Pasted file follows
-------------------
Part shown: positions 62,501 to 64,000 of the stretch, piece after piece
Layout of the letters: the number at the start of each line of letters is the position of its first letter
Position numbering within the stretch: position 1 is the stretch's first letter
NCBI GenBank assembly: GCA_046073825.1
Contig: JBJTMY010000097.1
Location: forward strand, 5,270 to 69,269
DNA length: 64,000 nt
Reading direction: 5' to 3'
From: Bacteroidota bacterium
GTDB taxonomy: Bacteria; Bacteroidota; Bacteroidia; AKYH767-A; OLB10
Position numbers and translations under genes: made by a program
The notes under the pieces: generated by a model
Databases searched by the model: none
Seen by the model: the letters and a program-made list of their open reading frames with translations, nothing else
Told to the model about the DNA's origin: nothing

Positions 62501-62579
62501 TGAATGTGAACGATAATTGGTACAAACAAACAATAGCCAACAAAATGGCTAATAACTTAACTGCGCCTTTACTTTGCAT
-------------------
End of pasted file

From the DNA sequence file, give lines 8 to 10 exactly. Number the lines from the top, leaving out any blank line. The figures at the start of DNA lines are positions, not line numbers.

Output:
Reading direction: 5' to 3'
From: Bacteroidota bacterium
GTDB taxonomy: Bacteria; Bacteroidota; Bacteroidia; AKYH767-A; OLB10